Geochemistry of the Siberia Hill Volcanics and the Ultramafic Inclusions, Siberia Hill, East Otago, New Zealand


Rae, AJ


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Siberia Hill is located approximately 35km southwest of Oamaru, in the Kakanui Ranges. The study area includes four Miocene volcanic centres, Siberia Hill, Mt. Dasher, Kattothyrst, and Camelback. All, with the exception of Siberia Hill, are plug remnants resting on schist basement. Siberia Hill consists of a series of flows, of varying rock types, that rest upon Tertiary sediments.
Rock types in the area range from olivine nephelinite through basanites and olivine basalt to hawaiite, nepheline hawaiites and nepheline mugearite. Geochemical trends point to the importance of clinopyroxene and kaersutite fractionation in the early stages of crystallization. Plagioclase and titanomagnetite have an influence in the later stages of crystallization of the Mt. Dasher suite, and the Siberia Hill olivine basalt to hawaiite suite.
Four types of clinopyroxene phases are recognized: 1) Groundmass titanaugites; 2) Titanaugite phenocrysts; 3) Titanaugite xenocrysts, derived from Group II (Frey & Prinz, 1978) xenoliths; 4) Alkali-rich acmitic augite xenocrysts that are thought to either represent wall rock debris or are products of the crystallization of evolved melts. The presence of nepheline and alkali feldspar xenocrysts, and the alkali-rich megacryst suite, suggests that crystallization of more evolved melts did occur at depth.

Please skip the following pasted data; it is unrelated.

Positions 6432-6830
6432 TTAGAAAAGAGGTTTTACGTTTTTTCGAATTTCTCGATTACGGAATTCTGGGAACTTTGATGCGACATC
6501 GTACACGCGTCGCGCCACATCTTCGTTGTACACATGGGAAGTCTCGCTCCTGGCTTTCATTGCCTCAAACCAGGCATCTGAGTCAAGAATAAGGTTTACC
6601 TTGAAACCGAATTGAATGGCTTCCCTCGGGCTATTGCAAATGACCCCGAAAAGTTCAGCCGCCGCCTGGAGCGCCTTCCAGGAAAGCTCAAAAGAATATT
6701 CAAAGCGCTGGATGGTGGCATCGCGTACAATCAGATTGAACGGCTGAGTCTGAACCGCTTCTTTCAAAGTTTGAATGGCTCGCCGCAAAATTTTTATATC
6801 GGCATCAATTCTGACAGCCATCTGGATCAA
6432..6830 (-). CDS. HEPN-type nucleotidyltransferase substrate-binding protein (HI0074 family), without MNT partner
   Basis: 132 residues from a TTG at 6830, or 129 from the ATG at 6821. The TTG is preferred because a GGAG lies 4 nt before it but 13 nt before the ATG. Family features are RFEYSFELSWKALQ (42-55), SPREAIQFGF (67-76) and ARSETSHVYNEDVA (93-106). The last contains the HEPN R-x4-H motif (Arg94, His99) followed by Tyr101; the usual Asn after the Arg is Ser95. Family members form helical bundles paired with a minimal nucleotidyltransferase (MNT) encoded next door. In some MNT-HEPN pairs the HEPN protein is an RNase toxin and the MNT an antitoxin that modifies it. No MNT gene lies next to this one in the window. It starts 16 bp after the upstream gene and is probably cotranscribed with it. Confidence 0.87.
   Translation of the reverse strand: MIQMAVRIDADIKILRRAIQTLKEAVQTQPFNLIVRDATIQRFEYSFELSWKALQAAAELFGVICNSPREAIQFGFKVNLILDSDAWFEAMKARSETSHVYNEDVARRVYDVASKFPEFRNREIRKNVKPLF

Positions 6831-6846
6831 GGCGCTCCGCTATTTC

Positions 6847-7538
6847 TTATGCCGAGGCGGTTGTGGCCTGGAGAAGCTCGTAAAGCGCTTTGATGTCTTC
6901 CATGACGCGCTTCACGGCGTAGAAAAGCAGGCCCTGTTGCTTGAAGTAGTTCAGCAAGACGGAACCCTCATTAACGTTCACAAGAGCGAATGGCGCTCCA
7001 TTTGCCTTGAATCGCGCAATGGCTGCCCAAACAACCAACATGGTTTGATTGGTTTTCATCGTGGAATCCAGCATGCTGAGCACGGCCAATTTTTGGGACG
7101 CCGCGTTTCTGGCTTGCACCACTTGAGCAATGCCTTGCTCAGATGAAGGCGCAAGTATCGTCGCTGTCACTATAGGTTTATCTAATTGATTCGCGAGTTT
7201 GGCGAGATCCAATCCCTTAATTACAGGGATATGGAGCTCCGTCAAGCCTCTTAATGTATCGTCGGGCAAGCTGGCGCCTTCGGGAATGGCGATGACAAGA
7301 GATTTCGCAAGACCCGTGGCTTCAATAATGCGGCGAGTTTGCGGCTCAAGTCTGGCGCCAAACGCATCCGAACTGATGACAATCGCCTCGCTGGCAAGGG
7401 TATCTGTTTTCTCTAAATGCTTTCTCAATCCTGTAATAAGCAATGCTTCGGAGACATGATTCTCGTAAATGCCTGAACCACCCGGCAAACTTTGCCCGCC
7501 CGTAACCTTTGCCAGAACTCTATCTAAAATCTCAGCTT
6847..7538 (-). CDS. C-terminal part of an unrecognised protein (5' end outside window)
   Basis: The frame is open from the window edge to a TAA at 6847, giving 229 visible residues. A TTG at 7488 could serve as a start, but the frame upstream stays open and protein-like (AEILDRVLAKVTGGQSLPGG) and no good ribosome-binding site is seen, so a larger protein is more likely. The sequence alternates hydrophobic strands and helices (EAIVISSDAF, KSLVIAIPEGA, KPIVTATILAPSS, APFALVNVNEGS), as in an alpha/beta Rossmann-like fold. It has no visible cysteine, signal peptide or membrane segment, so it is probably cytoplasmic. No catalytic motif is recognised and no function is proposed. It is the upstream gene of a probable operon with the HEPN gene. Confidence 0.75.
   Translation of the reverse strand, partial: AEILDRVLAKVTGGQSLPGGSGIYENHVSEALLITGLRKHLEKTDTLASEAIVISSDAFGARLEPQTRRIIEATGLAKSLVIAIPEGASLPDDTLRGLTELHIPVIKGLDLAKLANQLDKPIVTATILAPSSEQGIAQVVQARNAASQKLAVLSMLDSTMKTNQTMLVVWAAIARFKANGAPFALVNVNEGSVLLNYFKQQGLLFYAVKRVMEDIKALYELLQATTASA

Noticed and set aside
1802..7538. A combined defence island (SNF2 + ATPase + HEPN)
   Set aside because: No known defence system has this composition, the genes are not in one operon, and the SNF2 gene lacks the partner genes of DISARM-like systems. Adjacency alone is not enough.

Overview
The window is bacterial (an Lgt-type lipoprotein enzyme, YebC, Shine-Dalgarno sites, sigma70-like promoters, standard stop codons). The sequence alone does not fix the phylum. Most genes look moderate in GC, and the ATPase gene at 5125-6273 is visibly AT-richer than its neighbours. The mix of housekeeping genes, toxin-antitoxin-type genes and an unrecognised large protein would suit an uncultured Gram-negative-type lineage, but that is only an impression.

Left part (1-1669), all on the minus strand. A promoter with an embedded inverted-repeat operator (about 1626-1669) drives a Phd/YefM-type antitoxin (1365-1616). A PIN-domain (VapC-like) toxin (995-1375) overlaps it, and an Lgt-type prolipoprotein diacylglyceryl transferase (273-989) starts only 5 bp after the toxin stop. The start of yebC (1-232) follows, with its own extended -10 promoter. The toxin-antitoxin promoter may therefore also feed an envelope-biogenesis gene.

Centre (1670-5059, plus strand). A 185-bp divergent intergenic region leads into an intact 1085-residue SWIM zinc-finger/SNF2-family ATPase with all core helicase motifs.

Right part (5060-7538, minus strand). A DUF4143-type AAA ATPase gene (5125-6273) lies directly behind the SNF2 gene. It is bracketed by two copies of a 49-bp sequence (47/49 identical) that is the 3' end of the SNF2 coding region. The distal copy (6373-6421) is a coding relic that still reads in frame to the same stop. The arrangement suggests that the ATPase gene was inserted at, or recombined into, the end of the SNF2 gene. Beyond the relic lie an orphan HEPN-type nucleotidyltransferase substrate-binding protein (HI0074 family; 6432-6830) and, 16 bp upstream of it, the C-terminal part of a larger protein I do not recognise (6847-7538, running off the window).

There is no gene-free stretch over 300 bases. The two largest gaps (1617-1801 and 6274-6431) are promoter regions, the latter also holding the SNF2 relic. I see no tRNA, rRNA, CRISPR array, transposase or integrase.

Mantle derived inclusions are found in seven of the ten rock types. They include spinel lherzolites, clinopyroxenites and peridotites, megacrysts, and composite xenoliths. The clinopyroxenites and peridotites are typical of the Group II series xenoliths and represent dikes of alkali basaltic magma injected into the host peridotite. The cumulate textures and the euhedral habits of the megacrysts is consistent with crystallization from a magma at depth. Two composite xenoliths contain Group II lithologies in contact with Group I (Frey & Prinz, 1978) lherzolite. These represent pieces of the peridotite wall rock with intruding basaltic dike rock still intact. Geochemical studies reveal that the Group II lithology has undergone metasomatism and trends towards Group I compositions.
The spinel lherzolites from the Otago region are interpreted to be fragments of the upper mantle peridotite. Equilibration temperatures ranging from 991°- 1206°C were obtained, using coexisting enstatite and diopside, and are consistent with an upper mantle source. Petrographically the lherzolites are very homogeneous, with a four pha~e assemblage of olivine, enstatite, Cr-diopside, and Cr-spinel. The exception is the presence of a pargasitic amphibole in a lherzolite from Kaitangata. This represents the product of a reaction between Crdiopside, spinel, and an infiltrating hydrous melt.
It is concluded that the rock types of the Siberia Hill area are derived from partial melts of upper mantle peridotite. The most primitive ankaramitic basanites, nepheline basanites, and sanidine basanites have undergone the least amount of fractionation. The Siberia Hill nepheline hawaiite has undergone high pressure fractionation, evidenced by the presence of ubiquitous Group II inclusions and megacrysts.
The presence of megacrysts and Group II. xenoliths in relatively primitive magmas suggests that the upper mantle and deep crust beneath the East Otago region consists of a series of complex intersecting dikes and magma chambers that are scoured and eroded by uprising magmas. These magmas are either fresh pulses of primary liquid or are differentiating magmas held in mantle or deep crustal regions prior to eruption.

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x. 210 p. ill (some colour)., map folded in pocket., 30 cm


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Rae, AJ, “Geochemistry of the Siberia Hill Volcanics and the Ultramafic Inclusions, Siberia Hill, East Otago, New Zealand,” Otago Geology Theses, accessed May 22, 2024,

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